6 Tips On How To Get Great Service At A Bar (As Told By A Bartender)



In most professions the way you treat the people who are serving you is fairly obvious.  Most patrons would not think to treat someone who is working for them poorly, however, when alcohol gets involved people tend to lose their sense of judgment.  Therefore, it is necessary for there to be simple advice given to those people who visit bars on a regular basis to avoid having your bartender hate you.  He/she is the one that provides you with ability to let loose after your stressful week at work.  I’d say it’s fairly vital to have a respectful rapport with him/her.  Having worked as a bartender for a few years, I have the ability to give you some of the important dos and don’ts on how to treat your local bartender to make sure that you have fun time this weekend and every other weekend in the future.

1. Don’t be a penny pincher

If you ask me what the cheapest alcohol we have is, I’m going to judge you pretty harshly because A) I know that you have no standards and B) I know that I probably won’t be getting a tip from you.  To solve this issue, bring a reasonable amount of money out with you to drink.  If you only have $8 in your pocket, consider going to the bagel store and buying a 6 pack and drinking it at home.  I really don’t have the time or the energy to count the $4 in quarters that you just gave me!  I have had people even attempt to pay for a beer with dimes and nickels.  On a related note, don’t ask the bartenders for a buyback.  Getting a free beer is privilege; did you ask the guy at the gas station to give you an extra gallon of gas?

2. Leave when we’re closing

Apparently this is a foreign concept to most people.  When your local McDonald’s closes do you stay and force them to kick you out?  If you answered no, then don’t do it at a bar.  Listen, I know that your drunken argument about whether Ozzy Osbourne has used drugs is crucial to the survival of humanity, but please have it outside.  After last call I can’t serve anymore drinks, meaning I can’t make any more money.  I know you would be pissed if you had to spend extra time at your job if you weren’t getting paid.  Please do not ask for any drinks after 4AM or whenever your bar closes.  I can get fined; that extra $20 that you try and bribe me with isn’t worth the risk of getting fined or fired.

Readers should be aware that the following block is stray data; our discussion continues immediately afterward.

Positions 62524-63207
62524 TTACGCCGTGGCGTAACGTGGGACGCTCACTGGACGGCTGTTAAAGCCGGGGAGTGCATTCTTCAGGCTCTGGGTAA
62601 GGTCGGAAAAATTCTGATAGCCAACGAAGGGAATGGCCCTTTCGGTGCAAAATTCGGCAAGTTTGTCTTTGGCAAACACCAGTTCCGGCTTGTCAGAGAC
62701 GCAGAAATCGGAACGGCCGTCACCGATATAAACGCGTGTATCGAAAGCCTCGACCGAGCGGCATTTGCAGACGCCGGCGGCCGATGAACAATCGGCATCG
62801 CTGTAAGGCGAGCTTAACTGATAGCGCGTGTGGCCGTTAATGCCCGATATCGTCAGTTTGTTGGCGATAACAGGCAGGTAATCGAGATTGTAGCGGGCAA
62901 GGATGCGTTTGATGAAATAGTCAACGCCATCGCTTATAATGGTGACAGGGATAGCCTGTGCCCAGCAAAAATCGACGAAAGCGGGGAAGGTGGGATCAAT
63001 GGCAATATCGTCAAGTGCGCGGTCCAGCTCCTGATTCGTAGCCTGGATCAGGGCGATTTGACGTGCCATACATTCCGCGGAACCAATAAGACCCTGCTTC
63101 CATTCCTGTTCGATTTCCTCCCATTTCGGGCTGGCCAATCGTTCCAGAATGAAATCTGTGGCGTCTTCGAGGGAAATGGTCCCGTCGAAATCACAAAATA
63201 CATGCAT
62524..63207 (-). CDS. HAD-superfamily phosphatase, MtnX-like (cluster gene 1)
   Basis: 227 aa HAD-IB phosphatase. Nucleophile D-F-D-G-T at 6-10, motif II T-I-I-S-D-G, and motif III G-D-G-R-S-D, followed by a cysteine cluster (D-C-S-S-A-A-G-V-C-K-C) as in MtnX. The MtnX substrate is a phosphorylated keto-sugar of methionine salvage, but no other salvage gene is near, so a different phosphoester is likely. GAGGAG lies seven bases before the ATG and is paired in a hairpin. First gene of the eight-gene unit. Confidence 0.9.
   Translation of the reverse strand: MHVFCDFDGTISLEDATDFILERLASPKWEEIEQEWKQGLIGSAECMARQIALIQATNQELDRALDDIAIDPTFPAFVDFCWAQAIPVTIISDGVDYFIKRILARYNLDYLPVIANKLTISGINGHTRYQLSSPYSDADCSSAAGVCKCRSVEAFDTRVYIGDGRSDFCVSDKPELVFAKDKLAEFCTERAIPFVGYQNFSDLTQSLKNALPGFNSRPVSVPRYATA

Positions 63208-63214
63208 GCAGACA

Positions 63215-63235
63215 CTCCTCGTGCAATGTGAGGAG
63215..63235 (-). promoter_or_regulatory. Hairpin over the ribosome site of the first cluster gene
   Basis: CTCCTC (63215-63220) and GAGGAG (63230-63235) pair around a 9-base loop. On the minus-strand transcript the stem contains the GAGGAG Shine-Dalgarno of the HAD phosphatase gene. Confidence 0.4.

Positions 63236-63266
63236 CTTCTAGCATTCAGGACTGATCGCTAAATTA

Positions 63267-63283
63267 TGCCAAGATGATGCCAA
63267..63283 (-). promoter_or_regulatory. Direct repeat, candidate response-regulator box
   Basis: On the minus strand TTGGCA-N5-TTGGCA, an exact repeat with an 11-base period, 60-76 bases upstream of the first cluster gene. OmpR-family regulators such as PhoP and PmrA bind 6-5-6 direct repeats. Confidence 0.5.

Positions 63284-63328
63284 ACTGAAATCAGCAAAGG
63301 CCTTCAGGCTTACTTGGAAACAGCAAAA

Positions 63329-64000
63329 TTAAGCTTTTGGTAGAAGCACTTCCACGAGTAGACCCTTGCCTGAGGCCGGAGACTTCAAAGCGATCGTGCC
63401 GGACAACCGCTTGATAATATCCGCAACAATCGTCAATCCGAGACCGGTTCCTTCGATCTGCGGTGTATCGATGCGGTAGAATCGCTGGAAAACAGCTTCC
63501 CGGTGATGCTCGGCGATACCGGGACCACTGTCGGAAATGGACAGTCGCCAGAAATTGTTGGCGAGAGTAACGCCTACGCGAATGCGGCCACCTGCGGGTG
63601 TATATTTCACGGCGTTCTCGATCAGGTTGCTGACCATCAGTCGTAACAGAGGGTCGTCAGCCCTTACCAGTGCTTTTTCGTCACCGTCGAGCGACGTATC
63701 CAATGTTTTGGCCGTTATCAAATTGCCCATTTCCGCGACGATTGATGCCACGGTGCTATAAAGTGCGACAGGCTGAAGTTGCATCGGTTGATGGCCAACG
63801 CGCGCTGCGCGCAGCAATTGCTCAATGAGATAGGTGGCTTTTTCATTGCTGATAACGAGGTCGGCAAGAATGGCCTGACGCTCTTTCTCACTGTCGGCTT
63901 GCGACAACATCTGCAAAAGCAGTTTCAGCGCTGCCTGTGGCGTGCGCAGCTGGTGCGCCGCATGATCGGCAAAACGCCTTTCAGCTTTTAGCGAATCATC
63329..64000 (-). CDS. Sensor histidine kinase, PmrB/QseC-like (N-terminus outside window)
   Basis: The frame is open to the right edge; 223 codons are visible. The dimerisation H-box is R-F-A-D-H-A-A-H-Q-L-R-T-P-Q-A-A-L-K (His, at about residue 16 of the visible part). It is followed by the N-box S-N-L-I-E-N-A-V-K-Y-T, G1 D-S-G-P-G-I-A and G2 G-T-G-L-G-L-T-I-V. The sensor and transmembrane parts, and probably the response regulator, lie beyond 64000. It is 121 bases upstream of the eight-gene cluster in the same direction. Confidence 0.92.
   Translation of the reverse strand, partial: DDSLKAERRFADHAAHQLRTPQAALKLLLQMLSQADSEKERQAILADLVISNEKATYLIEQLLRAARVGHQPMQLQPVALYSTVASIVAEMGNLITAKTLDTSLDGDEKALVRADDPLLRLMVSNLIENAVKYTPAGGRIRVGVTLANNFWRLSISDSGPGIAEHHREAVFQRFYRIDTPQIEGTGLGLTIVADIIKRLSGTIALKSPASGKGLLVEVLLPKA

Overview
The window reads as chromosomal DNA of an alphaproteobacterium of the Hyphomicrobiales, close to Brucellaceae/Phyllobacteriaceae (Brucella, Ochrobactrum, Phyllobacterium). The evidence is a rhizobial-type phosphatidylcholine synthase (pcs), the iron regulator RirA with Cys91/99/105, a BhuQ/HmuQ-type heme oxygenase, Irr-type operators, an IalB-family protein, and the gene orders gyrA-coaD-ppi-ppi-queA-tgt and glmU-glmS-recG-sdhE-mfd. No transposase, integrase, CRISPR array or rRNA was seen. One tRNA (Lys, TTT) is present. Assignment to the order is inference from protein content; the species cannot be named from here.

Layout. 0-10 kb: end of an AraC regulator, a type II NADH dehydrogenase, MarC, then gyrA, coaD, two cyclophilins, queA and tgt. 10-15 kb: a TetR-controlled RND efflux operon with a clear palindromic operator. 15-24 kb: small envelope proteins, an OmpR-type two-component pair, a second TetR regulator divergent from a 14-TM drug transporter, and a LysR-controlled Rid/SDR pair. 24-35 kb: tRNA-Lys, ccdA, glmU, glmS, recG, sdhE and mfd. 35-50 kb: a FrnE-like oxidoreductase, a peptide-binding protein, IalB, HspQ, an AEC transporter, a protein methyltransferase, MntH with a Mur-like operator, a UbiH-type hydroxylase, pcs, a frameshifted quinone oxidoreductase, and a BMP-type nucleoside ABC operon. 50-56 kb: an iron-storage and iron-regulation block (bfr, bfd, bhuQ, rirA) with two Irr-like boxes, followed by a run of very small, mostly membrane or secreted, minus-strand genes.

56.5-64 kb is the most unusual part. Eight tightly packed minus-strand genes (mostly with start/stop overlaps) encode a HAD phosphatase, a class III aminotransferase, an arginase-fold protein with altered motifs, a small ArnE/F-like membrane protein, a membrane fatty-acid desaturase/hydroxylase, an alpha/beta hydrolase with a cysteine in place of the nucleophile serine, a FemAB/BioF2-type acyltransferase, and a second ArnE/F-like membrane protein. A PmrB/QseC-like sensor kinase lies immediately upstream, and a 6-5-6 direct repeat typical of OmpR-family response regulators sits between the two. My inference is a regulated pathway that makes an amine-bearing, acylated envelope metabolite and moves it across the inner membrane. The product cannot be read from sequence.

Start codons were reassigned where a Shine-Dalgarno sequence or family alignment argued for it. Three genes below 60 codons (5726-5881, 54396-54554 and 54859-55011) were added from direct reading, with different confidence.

3. Don’t yell at me asking for water

I understand that you want to drink water to help you sober up from that extra shot that you drank.  This doesn’t mean that you get to yell at me as if you need water immediately because your best friend is literally on fire.  Just because you’re done drinking doesn’t mean that everyone else is done.  Please be courteous to me and your fellow patrons and let me do my job; I’ll get you your water when I’m done serving the person next to you.  More than half the time a customer asks me for water they don’t even take a sip of it which is why I don’t jump up and run to get you a glass of it.

4. Say what you want clearly

I know that you saw that Bud Light commercial when the guy makes a hand motion to get his beer.  This does not mean I can recognize that ridiculous gesture that you just made up.  I’m sure you think you’re cool, but I have no idea what you want.  It pisses me off when I get you the wrong light beer because you couldn’t be bothered to use words.  This would be like a person going into a Holiday Inn and making a sleeping gesture instead of asking for a room.  That sounds ridiculous doesn’t it?

5. Don’t start a fight

When you are drinking alcohol it sometimes makes you more pugnacious than you would be if you were sober.  Trust me, if you are thinking of fighting someone I guarantee you that it is over something insignificant.  At least when animals are fighting in the wild they are trying to secure the best mate.  You just started a brawl because someone called you Italian.  Using this logic, rams are smarter than you when you fight while intoxicated.  Fighting when you are at a bar will get you kicked out, kicked in the face, and ruin everyone else’s’ buzz, so please don’t do it.

6. I DO want to hear about your problems

As long as the bar isn’t packed, I enjoy having conversations with the customers.  Being a bartender requires you to be a good conversationalist; I wouldn’t do it if I didn’t like having a good discussion about anything that is on your mind.  It’s fun for me to try and play the part of your shrink for a night.  Your bartender may be smarter than you think.  Just because he/she is in this profession doesn’t mean he/she is a loser and an idiot.  Share your feelings with me next time you come in.  You’ll likely be more honest with me with a beer in your belly than you would be with your friends.  I’m an unbiased person for you to chat with, so why not spill your heart out to me?

There are many more topics that I have not gone into, so I may do a second part to this article.  Thanks for reading; have a fun, safe weekend!